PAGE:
Portrait of the Week #23 – Elizabeth Anna Gordon

Elizabeth Anna Gordon (1851 – 1925)

In 1891, Elizabeth Anna Gordon (nee Henry) and her husband, John Edward Gordon (1850 – 1915), embarked on a round the world tour. This was not untypical at the time for people of their class and generation. Two years later, she published a memoir recording her experiences, ‘Clear Round!’: or Seeds of Story from Other Countries: Being a Chronicle of Links and Rivets in This World’s Girdle. Japan had evidently made a very great impression on her, and her reminiscences of the country fill several chapters. She was struck, in particular, by Japanese religious life and children’s education. Shortly before they returned to Britain, the Japan Society London was established; she and her husband joined the Society, in February 1892, almost immediately after their return. ‘Clear Round!’ was successful, since it ran into three editions. It may even have contributed to the promotion of a favourable attitude towards Japan among the reading public before the conclusion of the Anglo-Japanese Alliance in 1902. Sixteen years later, Elizabeth Anna Gordon returned to Japan with a large consignment of English books, as part of the ‘Books for Japan’ project which she had organized with the aim of furthering Anglo-Japanese cultural and religious understanding. From her mid-fifties onwards, she lived almost continuously in Japan, except for a few years after the First World War. She died in Kyoto in 1925.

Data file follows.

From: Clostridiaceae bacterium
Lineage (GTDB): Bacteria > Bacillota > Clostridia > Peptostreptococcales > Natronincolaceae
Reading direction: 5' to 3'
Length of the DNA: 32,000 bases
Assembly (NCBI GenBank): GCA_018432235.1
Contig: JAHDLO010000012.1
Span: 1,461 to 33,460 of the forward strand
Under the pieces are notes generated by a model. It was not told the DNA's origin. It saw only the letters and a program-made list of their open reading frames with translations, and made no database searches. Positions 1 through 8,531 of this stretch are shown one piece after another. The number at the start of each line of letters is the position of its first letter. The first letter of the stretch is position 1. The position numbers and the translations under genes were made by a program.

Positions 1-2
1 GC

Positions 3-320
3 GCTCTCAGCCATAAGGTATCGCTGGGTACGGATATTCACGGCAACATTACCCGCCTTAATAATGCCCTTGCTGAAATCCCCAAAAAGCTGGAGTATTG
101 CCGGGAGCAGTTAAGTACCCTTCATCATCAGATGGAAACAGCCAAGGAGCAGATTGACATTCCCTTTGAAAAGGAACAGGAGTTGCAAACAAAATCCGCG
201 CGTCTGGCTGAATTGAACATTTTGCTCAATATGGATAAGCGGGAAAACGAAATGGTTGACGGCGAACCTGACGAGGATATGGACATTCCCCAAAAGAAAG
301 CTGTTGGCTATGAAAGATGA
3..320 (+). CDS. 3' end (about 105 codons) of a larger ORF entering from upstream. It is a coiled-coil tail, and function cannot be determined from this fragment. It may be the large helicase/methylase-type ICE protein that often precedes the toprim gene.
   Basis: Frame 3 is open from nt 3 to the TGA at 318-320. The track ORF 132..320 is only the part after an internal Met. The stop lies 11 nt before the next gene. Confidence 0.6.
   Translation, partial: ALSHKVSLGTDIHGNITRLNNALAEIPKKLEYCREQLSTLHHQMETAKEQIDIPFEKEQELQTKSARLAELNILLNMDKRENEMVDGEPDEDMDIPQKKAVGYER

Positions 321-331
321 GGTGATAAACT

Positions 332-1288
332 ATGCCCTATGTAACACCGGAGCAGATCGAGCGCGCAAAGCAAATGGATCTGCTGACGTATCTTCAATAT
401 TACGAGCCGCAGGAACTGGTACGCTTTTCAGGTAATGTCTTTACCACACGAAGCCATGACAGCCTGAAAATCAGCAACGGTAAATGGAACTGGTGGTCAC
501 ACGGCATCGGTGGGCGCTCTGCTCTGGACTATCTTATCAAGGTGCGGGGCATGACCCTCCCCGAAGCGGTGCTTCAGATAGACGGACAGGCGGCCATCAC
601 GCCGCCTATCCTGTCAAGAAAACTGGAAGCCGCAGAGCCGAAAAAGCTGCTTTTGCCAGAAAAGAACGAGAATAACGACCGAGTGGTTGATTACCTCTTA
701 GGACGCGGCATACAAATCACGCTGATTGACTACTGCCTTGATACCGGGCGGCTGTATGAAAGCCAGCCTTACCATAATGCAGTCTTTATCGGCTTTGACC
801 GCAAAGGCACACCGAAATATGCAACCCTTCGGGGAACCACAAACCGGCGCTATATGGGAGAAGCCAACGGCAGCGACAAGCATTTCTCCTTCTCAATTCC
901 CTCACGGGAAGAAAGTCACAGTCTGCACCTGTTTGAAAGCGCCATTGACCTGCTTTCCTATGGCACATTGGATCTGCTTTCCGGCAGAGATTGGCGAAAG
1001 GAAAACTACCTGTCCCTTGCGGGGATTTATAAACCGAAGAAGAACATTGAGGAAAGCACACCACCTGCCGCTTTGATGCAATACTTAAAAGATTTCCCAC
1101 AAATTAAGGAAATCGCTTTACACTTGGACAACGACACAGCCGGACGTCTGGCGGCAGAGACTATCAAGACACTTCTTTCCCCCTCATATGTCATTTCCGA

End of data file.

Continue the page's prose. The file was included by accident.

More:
Books were a central feature of Elizabeth’s life. She published at least thirteen titles, primarily on the subject of Christianity and Mahayana Buddhism. Eight were published in London; the other five titles were published in Tokyo. She was clearly precocious, having written five books before her marriage at the age of twenty-eight. She was also a major book collector, eventually amassing an enormous library. She initially collected books for her own studies of world religions, but later collected books with the aim of distributing them to the Japanese public. Her collections on religious studies ended up in Japanese universities as the Gorudon Bunko (Gordon collection or Gordon Library) at both Waseda University Library and Koyasan University Library. Her collection of English books (around 100,000 books) which she and her colleagues collected was called the Dulce Cor Library. It was called Nichi-Ei Bunko or Nichi-Ei Toshokan in Japanese, i.e. the Anglo-Japanese library. This library formed the core of Japan’s first public library, Hibiya Library, when it was opened in Tokyo in 1908.

 

This is an extract from a biography by Noboru Koyama. The full biographies for each Portrait of the Week are contained in the Japan Society series Biographical Portraits (Vols. I – VIII). If you would like to purchase any of these volumes, they can be found online in the Japan Society Shop, with a special discount for members.

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